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ASIC questions legality of bank rate hikes

by James Mitchell11 minute read

The corporate watchdog told a parliamentary hearing this week that the big banks could be in breach of the ASIC Act over the reasons given for hiking interest rates.

ASIC appeared before the House of Representatives Standing Committee on Economics yesterday (14 September) where chairman Greg Medcraft provided no opening remarks and instead launched straight into the inquiry.

Chairing the committee was David Coleman MP, who kicked off the questioning by raising the issue of recent rate hikes by the banks. He noted that some banks, in their public justifications for the out-of-cycle rate hikes, have named the regulatory impact but did not name any other factors.

Mr Coleman questioned if the interest rate increases were larger than could sensibly be justified by the regulatory impact.


He then asked ASIC chairman Greg Medcraft: “Would that concern you?”

“Yes, it would. I think what you are really saying is, are they profiteering on the announcement?” Mr Medcraft replied, before passing to ASIC deputy chair Peter Kell to elaborate.

“Yes, it certainly would concern us,” Mr Kell said. “It would go in effect to, I suppose, whether the public justification or explanation for the interest rate rise was actually inaccurate and perhaps false and misleading, and therefore perhaps in breach of the ASIC Act.”

The deputy chairman explained that ASIC is currently “looking at this issue” and will be working with the ACCC, which has been given a specific brief by Treasury to investigate the factors that have contributed to the recent interest rate setting.

“It is an issue we are concerned about,” Mr Kell said. “We will have to look at any particular statement carefully. I would also ask if the committee has any particular statements they have concerns about?”

CBA blames regulator for rate hikes

David Coleman MP took the opportunity to read from a 27 June press release issued by the Commonwealth Bank of Australia (CBA) which informed the market of home loan pricing changes. It stated: "To meet our regulatory requirements, variable interest-only home rates for owner-occupiers and investors will increase by 30 basis points."

Mr Coleman said that there was “no wiggle room” in CBA’s statement, which made clear that regulatory requirements were the sole reason for the rate hike.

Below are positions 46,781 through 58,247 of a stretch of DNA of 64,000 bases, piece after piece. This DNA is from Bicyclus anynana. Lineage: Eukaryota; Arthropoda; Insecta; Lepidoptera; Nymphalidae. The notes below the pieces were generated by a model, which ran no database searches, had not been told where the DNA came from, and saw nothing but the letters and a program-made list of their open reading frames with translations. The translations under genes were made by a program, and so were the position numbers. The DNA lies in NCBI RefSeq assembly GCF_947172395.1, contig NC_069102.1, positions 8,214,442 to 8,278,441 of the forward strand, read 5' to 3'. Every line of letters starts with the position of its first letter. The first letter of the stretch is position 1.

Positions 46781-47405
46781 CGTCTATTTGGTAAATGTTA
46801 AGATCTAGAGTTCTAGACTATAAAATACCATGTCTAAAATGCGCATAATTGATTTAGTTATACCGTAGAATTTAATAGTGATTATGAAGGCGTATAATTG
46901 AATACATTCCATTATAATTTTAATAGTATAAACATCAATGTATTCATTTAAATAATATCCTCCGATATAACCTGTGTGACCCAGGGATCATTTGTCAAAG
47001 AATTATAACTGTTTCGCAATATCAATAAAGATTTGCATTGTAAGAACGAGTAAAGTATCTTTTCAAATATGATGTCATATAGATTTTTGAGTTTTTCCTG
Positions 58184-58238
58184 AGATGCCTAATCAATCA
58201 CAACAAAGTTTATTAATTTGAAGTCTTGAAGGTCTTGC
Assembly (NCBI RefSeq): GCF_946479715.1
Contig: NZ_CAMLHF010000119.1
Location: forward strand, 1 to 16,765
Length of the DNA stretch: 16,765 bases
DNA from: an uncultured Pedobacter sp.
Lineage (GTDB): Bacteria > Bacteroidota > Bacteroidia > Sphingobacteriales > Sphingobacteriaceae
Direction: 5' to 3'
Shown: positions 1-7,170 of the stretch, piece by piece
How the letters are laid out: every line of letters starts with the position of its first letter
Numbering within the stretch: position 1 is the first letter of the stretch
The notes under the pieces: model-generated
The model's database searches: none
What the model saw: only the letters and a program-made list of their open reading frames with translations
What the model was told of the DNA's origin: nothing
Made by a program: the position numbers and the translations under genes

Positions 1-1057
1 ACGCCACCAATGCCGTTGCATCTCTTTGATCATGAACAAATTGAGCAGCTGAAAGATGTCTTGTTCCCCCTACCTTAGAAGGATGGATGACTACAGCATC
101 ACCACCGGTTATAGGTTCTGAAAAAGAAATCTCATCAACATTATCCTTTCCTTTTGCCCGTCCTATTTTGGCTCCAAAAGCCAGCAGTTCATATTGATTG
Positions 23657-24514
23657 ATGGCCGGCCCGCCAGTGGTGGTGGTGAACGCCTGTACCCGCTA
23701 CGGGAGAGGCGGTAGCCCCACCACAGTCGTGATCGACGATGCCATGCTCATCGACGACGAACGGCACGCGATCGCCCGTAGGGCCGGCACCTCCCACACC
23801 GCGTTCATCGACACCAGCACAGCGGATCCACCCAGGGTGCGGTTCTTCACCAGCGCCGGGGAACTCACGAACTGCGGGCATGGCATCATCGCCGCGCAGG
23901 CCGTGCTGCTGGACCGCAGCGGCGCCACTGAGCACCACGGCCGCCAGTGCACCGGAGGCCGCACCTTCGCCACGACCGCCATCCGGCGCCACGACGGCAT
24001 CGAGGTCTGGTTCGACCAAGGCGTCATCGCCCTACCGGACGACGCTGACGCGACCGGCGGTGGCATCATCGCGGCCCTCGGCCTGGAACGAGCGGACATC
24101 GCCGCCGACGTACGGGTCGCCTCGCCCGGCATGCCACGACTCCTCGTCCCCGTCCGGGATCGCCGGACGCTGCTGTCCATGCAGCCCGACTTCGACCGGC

“CBA has very clearly put on the record that it is to meet the regulatory requirement,” he said.

“It is notable in this context that analysts who have looked at these rate rises have concluded that the rate rises will increase the profitability of the banks. Presumably, this is not the role of a regulatory change.”

Mr Coleman said that it is important that the industry is aware and that bank executives are aware that “the ACCC has powers to interrogate these matters very carefully”.

Back book repricing under scrutiny

APRA was grilled by the parliamentary inquiry earlier in the week, where Mr Coleman questioned whether CBA's and other lenders’ back book IO repricing practices were “actually opportunistic changes” that had effectively used the APRA speed limits as excuses to garner profit.

He called on APRA chairman Wayne Byres to clarify whether lenders had put out “misleading” statements by using the APRA crackdown as reasoning for back book repricing.

Deflecting the question, Mr Byres said that APRA would wait to see what came out of inquiries by the ACCC and ASIC. He noted that ASIC would have “great interest” in the matter.

[Related: Broker calls for crackdown on 'out of control' rate hikes]

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James Mitchell


James Mitchell has over eight years’ experience as a financial reporter and is the editor of Wealth and Wellness at Momentum Media.

He has a sound pedigree to cover the business of mortgages and the converging financial services sector having reported for leading finance titles InvestorDaily, InvestorWeekly, Accountants Daily, ifa, Mortgage Business, Residential Property Manager, Real Estate Business, SMSF Adviser, Smart Property Investment, and The Adviser.

He has also been published in The Daily Telegraph and contributed online to FST Media and Mergermarket, part of the Financial Times Group.

James holds a BA (Hons) in English Literature and an MA in Journalism.


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